At a time he should have been celebrating the return of F1 to his homeland, McLaren team boss Eric Boullier instead found himself defending his position with the team, while, in an almost surreal moment, laughing off talk of Freddo-gate at today's press conference.
Last weekend, the Mail on Sunday quoted former team boss Martin Whitmarsh as saying that he is aware of unrest within the team and that workers are looking to form a delegation fearing the direction the team is taking.
Then, ahead of this weekend's French Grand Prix, a race McLaren has won three times at this track, there were further claims as Sports Mail reported contact with an employee at Woking who described the atmosphere as "toxic" and their boss as "clueless".
Giving the report a surreal air was the claim that in reward for "sweating blood" for the team, employees were given 25p Freddo chocolate bars.
Referring to the "clueless" management, the source identified them to Sports Mail as; "Boullier, Matt Morris, chief engineer, Simon Roberts, chief operating officer, and David Probyn, operations director." Indeed, the article was accompanied by a picture of Morris and Probyn - along with two Renault engineers - eating their Freddos.
Asked today if there is a toxic atmosphere within the team, Boullier replied: "No, I think at this level of responsibility we are all obviously working for the company, we are all making sure we take our responsibilities.
"There have been a couple of stories about some chocolate-gate, I think in the media today which was a bit funny to read," he continued, "and again, it was good because actually we have tonnes of email from people saying 'this is a joke'... so maybe it's a couple of people grumpy, which in any organisation you have some people who agree or disagree when there has been maybe miscommunication.
"I don't know what is the problem of these people and I think we have invited them to come and see us to understand what their problems are, other than obviously talking through the back doors, y'know?"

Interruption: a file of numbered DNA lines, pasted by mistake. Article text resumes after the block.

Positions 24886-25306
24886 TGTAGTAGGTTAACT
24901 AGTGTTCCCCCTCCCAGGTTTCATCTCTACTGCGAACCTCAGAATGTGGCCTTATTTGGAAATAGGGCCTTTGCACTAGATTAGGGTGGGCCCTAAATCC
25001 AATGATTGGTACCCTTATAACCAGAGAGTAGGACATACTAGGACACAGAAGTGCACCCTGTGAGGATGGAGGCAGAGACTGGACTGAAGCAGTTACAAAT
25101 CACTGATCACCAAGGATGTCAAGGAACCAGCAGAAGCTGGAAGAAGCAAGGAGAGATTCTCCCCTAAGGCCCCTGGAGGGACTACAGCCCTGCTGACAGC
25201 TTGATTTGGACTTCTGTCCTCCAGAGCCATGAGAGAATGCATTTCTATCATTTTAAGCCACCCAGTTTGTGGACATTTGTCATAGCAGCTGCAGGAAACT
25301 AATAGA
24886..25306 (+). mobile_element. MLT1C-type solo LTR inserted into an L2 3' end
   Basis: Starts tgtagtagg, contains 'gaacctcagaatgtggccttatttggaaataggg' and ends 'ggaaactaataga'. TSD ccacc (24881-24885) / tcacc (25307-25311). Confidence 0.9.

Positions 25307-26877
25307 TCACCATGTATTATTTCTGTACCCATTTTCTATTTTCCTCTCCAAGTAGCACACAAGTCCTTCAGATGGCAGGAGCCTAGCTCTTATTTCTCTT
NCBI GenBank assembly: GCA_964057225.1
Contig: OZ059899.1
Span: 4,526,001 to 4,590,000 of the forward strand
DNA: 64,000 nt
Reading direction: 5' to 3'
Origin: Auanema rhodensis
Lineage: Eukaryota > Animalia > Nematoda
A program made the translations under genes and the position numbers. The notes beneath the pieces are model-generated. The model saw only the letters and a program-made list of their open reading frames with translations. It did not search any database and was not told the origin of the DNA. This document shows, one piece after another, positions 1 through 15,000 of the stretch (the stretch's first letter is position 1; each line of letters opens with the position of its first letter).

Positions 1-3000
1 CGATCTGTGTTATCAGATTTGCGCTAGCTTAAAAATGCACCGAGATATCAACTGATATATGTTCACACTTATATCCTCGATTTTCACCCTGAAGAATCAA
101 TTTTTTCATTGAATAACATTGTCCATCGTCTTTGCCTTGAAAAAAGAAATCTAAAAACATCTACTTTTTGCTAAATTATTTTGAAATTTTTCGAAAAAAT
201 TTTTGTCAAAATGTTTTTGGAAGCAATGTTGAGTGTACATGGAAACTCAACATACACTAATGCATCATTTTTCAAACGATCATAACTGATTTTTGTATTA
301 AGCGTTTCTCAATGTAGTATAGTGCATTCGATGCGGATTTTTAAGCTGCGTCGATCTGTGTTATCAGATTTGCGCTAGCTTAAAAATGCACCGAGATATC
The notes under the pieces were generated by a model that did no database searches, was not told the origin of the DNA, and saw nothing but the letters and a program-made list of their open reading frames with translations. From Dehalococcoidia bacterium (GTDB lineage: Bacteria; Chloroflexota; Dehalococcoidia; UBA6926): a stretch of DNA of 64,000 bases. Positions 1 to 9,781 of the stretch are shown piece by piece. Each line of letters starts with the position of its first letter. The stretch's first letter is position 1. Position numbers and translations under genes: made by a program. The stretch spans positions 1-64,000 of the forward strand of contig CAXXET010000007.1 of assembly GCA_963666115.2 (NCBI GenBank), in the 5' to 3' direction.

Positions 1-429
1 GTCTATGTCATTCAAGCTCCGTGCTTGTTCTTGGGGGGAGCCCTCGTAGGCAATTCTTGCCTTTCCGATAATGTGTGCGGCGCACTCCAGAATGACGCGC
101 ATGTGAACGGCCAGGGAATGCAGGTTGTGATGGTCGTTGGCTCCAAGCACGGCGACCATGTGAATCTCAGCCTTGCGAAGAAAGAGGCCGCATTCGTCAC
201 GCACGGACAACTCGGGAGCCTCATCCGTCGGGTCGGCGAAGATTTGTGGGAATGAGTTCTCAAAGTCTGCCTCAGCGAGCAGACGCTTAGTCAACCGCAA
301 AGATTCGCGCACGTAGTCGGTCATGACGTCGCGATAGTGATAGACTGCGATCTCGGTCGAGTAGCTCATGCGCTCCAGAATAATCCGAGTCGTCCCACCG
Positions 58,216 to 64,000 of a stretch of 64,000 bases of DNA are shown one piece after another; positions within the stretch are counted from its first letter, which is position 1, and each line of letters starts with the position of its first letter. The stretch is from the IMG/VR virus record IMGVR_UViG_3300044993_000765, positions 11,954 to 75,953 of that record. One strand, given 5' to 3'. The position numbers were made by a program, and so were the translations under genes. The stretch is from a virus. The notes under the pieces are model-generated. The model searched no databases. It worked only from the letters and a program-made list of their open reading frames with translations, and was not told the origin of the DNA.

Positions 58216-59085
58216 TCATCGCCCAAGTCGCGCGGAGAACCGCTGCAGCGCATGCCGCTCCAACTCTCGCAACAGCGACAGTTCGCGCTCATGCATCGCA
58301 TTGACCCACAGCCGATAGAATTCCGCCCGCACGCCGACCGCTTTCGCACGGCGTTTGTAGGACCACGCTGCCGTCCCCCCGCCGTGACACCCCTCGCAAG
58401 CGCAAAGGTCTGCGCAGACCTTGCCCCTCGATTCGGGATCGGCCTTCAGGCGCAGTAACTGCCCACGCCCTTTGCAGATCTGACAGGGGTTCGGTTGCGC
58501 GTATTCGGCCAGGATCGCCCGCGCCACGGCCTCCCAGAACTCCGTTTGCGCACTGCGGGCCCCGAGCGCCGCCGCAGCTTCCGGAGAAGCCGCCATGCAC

Asked if McLaren would seek to identify and discipline the individual who had spoken to the media, the Frenchman said: "This is obviously an internal matter, so we need to discuss what we need to see internally, what's going… why that individual is unhappy.
"When you have, obviously 800 people… we have a lot of support from the workforce and from the engineering. I think it's just a matter of a couple of people who are grumpy. Actually, in some way it's maybe good for us because we have a lot of feedback and good feedback."
And asked if he would resign, he added: "Obviously, we are all responsible for the car performance. No, I will not resign, to answer your question.
"I've got my twentieth year now in racing, I've won races and championships with every team I've managed before, including Formula One, so this is some record that you cannot take away from me. So I think we're on a journey.
"We are not where we want to be, we are not happy with where we are," he admitted, "but with the journey, with the new Renault engine partner, and obviously we have a good team of people, we just need to make sure we are finding the issues with the car and correct them.
"We know where the issues with the car are, and make sure… when you build a car, when you believe in a concept, you have to develop the concept and make sure you correct if for the next one.
"It's true that this time last year we had no points at all, so obviously we are now in the fight for fourth with Renault and once again, we would prefer to be comfortably fourth, which was one of the targets we had assigned to ourselves.
"The car this year is obviously not working exactly like how we expect to be but we are still using this as an experimental experience, especially like this morning, for example, a lot of new parts on the car. We want to learn from this car and learn as well working with Renault – because it's a different partner from last year who we worked with for some years. We have something new to learn; some of the technical options we have not explored yet."
Check out our Friday gallery from Paul Ricard, here.